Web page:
I have to give The Following some amount of credit for this one. For a series that utilizes pointless cliffhangers to try to cover up lazy writing–and, to be sure, “Silence” does end on a pointless cliffhanger that tries to cover up lazy writing–it handles the Claire-Emma sequence with some amount of confidence. As soon as Emma goes through the window, viewers are justified in predicting this to be an end-of-John-Carpenter’s-Halloween situation. After all, the “biggest” death that has occurred so far (Claire’s) has been reversed in a lame way. So, why not let there be an empty place where Emma’s body should be once Claire makes it downstairs? The Following, however, decides to semi-commit to a decision, which opts for a higher amount of tension and drama by letting there be a few more seconds of fighting before Claire impales Emma, killing her. There is a long-ish shot of Emma’s corpse. Lifeless. Then a commercial break. Then more of Emma’s corpse. So…if The Following somehow finds a way of going back on this…so help me…
In one sense, it’s strange that Emma is the one who goes out here, one episode before the season finale. The Following uses red herrings and twists so often that any kind of pay-offs we get are usually relegated to moments way beyond their expiration dates. But most people–or me, at least–would have figured Emma was a long-term investment for this series. It makes sense that it comes down to Emma versus Claire, since one is obsessed with Joe so much that she can’t imagine him having had feelings for anyone else (Joe is a master manipulator of Emma in this episode when he expresses his love, acting like he’s going to cry, only to show the camera a completely distant expression). Yet, since we’ve only had Claire in part of this season, and there hasn’t been much in terms of building up her and Emma as opposing forces, it just seems premature (although, I do like that we get a reminder of what Emma and Claire shared before the events of The Following and at the beginning of its first season). Strange, too, to be losing one of the more consistent performers in Valorie Curry even if Emma, as a character, had become completely tiresome. All that said, The Following did something that surprised me in a positive way, which is the first time I can remember feeling anything close to that with this series. So, kudos.
The rest of “Silence” is a whole bunch of the same nonsense that The Following usually identifies itself as; though, it’s at least a tighter version of it. People make dumb decisions (Claire foremost among them), but that’s to be expected. We see scenes that ought to elicit a reaction from us and don’t (Tanner seeing the video of his son murdering someone else), but that’s to be expected. What is less expected is how “Silence” forces its central characters into a situation that they shouldn’t be able to escape from in next week’s finale. I could be a complete idiot for thinking that The Following isn’t going to find a cheap way out of killing Mike or Joe next week, but this cliffhanger–unlike most of the others–gets a very slight bump upwards for there not being an overtly obvious way of diluting its effect next week. We hear a gun going off before cutting to black. Something is in motion. And, to be painfully honesty, I have the smallest amount of morbid curiosity about what that thing is.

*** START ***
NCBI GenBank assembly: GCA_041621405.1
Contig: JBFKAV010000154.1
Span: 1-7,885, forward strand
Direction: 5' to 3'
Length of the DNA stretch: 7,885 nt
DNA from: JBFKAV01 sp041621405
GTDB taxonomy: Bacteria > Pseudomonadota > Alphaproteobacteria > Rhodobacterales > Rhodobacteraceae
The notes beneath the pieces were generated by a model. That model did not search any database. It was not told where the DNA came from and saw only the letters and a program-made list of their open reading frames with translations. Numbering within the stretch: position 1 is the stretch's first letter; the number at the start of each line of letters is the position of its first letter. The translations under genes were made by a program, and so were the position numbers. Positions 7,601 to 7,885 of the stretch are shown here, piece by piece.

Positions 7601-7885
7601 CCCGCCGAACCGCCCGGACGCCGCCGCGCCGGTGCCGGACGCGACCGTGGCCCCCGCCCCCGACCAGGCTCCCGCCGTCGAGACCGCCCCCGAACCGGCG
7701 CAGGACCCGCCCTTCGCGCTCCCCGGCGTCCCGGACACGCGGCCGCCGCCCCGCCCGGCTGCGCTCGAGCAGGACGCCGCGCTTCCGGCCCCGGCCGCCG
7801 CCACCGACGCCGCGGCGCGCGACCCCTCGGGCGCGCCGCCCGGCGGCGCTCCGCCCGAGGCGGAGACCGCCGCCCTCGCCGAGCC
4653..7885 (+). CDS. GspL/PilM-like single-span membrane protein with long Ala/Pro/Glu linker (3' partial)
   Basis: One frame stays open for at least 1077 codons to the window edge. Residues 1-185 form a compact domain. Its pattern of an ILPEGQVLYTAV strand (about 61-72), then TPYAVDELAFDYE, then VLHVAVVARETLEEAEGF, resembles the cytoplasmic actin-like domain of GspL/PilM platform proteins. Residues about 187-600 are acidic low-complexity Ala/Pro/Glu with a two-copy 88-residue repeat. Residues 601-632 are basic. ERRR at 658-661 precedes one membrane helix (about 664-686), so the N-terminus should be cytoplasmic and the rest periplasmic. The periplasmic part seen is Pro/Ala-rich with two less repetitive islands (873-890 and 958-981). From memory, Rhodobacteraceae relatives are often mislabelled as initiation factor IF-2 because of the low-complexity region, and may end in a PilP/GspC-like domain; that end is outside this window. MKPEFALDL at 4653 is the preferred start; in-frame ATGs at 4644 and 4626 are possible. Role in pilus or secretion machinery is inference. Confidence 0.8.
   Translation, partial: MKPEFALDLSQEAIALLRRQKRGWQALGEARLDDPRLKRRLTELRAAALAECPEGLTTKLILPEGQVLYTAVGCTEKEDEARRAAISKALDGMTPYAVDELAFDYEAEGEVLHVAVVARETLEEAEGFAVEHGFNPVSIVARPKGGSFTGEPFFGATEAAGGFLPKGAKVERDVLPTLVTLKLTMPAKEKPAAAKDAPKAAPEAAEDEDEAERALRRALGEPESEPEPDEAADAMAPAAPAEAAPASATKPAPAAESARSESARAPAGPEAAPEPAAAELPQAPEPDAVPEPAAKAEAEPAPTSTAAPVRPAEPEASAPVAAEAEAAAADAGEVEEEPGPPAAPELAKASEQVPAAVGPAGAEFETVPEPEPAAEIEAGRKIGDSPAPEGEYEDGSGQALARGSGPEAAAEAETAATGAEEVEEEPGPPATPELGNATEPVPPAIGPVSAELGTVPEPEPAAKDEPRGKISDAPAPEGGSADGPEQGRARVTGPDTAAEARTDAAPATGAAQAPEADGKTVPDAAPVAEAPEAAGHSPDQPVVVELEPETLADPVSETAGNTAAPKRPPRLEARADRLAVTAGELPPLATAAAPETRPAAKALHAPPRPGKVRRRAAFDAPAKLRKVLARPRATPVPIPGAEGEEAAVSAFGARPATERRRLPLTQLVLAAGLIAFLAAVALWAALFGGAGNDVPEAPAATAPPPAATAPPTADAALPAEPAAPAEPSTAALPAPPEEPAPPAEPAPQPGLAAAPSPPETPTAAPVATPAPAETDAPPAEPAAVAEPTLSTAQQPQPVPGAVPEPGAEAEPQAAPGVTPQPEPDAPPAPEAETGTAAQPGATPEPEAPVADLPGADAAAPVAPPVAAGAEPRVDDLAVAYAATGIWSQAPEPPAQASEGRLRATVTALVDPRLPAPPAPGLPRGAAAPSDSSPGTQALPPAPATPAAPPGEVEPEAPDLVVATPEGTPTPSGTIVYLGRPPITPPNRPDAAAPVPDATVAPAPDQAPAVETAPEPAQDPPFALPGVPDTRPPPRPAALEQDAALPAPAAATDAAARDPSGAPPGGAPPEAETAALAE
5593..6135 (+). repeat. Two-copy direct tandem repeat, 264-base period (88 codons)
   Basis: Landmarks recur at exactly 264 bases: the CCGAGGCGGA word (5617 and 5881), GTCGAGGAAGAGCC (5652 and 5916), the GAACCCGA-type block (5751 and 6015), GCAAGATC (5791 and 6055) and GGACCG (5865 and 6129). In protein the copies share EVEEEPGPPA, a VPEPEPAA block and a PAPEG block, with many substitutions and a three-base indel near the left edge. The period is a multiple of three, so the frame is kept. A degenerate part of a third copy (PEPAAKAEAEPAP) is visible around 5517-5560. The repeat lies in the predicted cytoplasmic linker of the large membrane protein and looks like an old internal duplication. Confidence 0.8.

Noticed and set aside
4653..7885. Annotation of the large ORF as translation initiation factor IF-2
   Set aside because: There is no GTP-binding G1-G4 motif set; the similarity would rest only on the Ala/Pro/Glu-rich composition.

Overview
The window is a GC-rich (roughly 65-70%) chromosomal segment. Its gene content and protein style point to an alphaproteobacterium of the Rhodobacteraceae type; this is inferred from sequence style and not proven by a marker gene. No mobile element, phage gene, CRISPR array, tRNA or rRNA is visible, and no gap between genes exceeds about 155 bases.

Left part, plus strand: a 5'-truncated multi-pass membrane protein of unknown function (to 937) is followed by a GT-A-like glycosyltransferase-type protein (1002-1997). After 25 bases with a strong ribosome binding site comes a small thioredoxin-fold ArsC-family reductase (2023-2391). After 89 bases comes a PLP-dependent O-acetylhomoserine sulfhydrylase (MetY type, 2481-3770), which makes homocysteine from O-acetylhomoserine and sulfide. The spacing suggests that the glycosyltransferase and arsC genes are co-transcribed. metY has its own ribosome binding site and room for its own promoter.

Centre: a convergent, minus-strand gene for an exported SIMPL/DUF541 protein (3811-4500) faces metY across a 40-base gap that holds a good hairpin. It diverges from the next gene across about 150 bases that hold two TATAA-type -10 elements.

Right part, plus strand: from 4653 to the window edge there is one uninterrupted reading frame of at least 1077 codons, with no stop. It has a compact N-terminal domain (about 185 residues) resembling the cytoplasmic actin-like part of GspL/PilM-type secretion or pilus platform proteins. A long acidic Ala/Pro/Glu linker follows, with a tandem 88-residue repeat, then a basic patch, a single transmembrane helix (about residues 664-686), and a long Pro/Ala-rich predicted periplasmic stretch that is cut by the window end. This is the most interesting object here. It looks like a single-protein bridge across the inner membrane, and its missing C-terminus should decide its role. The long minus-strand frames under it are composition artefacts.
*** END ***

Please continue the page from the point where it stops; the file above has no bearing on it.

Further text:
I still don’t know how next week is supposed to either wrap this story up permanently or set the stage for an improved third season (as a reminder, The Following has been renewed despite the best efforts of the concept of sanity and its place within the human mind). We have the Evil Twins at-large, now with Claire and without Lily. So, what’s supposed to happen there? Do they somehow wind up at the church where the rest of our characters are, seeking revenge on either Joe or Mike for the events that led to Lily’s murder? Or do they carry Claire off to start their own cult that Ryan can spend next year chasing down. One of the Twins isn’t too happy about Emma being dead, so I can’t imagine keeping Claire very long before the impulse to kill her becomes too strong.
And then there are the two love interests for Mike and Ryan, Max and Reporter Woman (she might have been mentioned in this episode, but The Following has handled her so poorly that I don’t feel compelled to look up her in name in a matter of clicks). What happens with these pairings? If Mike dies, does Max become a regular character? If he doesn’t, does she find a way to put all this murder behind her and love him anyway? Do we care? Will Ryan spend the next season torn between what could happen with Claire if given the chance and Reporter Woman or any other woman who might pop up, drawn to someone so alluring…and who is a cold-blooded murder? Again, do we care? Or do you just want to see a bloodbath next week? Because that’s what I want. I want every single person in the episode to be a given a gun and just go for it. Don’t let the episode end until there’s only one person in that room left standing. Then, as that person walks out back into the city, covered in blood and wielding a pistol at bystanders, the episode can just finish, cutting to the title card. There’s a cliffhanger for you.
[Photo via Sarah Shatz/FOX]